Another emerging talent, Salomé VILLENEUVE, daughter of Denis VILLENEUVE, made her directorial debut with III, which competed in this year’s Horizon’s competition at the Venice International Film Festival. At 27 years old, she uses her film to explore three siblings’ first encounter with death, delving into that delicate balance of cruelty and sincerity when children are confronted by nature, adorned with poetic imagery that showcases the potential of a future star.

Chinese director ZHANG Dalei, whose feature debut, The Summer is Gone, won the Golden Horse Award for Best Feature Film, presents his short film All Tomorrow’s Parties. Starring Golden Horse winner ZHOU Xun and popular actor WANG Yibo, this short film revisits daily life in the 1990s China, and through the perspectives of two cinema employees, weaves a portrait of chance encounters at the movies. With a nostalgic and realistic style, the film, which was selected to Berlinale Shorts 2023, transcends time and space to admire the French New Wave and old movie theaters. Fellow Chinese director XIAO Junyi’s new animated short Tomato Kitchen reveals a story of coping with authoritarian rule, laden with satire and powerful impact. It is dedicated to all those who around the world have been “integrated” into society.


International & Asian premieres shine spotlight on emerging global talents

The films making their international premieres at the KFF International Short Film Competition include the South Korean short Other Life, which uses realism, precise dialogues, and a closed setting to shape a gripping depiction of ugly interpersonal relationships; and the Argentine short At Last, the Day, which portrays the breakdown of motherhood through the postpartum depression of two mothers. The film’s unconventional yet sincere discussion of a taboo subject reflects issues such as income inequality and youth underachievement in Argentina.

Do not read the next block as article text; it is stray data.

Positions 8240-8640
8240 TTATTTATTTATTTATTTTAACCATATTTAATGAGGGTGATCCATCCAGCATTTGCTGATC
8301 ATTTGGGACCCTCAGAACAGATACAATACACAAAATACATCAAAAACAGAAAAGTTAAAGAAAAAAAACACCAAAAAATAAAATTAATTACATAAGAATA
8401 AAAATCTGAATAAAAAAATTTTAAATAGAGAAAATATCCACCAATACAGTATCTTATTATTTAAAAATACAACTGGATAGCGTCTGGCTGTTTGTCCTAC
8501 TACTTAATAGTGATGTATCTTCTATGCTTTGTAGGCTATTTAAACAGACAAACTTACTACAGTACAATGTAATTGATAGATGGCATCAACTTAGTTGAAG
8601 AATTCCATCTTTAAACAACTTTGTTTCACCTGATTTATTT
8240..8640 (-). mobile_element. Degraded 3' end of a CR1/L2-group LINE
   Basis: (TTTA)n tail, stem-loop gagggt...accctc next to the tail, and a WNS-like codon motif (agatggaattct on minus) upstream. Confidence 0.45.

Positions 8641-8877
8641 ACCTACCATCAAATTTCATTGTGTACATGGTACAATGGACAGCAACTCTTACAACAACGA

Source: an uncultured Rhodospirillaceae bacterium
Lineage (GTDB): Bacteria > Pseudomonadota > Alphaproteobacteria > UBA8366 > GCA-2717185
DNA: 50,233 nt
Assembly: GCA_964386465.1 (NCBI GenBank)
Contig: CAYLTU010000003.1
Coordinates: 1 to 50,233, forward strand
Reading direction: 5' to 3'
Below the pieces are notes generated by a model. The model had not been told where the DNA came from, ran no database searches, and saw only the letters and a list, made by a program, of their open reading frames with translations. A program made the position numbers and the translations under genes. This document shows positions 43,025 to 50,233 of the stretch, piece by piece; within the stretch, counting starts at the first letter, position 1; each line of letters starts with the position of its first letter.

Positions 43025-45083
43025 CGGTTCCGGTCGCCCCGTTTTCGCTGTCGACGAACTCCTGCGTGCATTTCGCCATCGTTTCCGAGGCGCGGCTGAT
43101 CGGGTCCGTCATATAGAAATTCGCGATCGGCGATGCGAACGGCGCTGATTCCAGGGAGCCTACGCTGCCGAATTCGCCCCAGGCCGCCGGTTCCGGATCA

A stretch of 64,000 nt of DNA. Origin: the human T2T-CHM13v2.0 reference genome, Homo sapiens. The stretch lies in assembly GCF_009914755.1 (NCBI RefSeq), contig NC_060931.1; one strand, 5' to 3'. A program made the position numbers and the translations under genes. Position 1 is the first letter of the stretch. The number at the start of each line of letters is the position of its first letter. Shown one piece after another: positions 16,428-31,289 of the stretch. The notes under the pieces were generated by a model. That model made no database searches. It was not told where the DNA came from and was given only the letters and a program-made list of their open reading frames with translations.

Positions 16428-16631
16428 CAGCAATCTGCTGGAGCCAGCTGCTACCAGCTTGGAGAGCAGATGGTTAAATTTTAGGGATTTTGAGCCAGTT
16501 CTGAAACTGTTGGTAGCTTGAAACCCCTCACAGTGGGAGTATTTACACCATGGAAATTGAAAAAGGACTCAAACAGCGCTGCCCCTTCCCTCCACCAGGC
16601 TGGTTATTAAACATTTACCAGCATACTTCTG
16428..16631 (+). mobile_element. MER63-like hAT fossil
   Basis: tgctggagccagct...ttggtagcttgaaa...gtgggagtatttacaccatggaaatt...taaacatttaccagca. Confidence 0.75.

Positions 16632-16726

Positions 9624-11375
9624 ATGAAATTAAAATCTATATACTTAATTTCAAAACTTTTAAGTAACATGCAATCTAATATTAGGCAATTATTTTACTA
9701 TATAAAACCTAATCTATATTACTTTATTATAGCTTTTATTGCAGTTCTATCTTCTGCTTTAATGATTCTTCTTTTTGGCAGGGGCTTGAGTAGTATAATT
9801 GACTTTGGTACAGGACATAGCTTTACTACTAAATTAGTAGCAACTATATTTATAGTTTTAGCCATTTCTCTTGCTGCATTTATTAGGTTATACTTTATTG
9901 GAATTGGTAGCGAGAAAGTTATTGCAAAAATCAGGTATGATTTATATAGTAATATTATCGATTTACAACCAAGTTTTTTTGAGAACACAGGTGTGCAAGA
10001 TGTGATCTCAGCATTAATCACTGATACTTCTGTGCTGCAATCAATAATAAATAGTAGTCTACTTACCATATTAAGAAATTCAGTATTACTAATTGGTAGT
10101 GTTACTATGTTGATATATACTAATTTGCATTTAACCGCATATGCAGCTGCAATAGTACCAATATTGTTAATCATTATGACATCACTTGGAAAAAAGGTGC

Love Has Nothing to Do with It, an Israeli short, delves into the complexities of family and morality through the lens of a suspected sexual assault during a school trip. It is a film that carries shades of Danish auteur Thomas VINTERBERG; The Train of Joy, a Spanish short that tests the boundaries of physical and mental endurance in the vein of Whiplash, revealing the oppressive pressure that can permeate an acting class; and the British short A Day in February, an intimate portrayal of the anxiety experienced by a female Polish worker. The overwhelming fear she displays during the seven minutes of non-stop calls to her family in Ukraine is challenging to watch.

The Croatian animated short Republika showcases a magnificent and opulent world, offering breathtaking visuals and a satirical twist on Plato’s Republic; the Belgian short The Passerby combines live-action and animation, using continuous running scene as a visual motif to delve into an inner dialogue of profound soul-searching; in the American short Ur Heinous Habit, the director explores themes of shame and taboo in daily life after receiving a blackmail email, shaping a new kind of animated documentary; and the Hungarian documentary short Budapest Silo captures the moments of tranquility in a man’s life as he navigates the endless melancholy between dreams and reality.

Cannes and Berlinale selections feature in KFF International Short Film Competition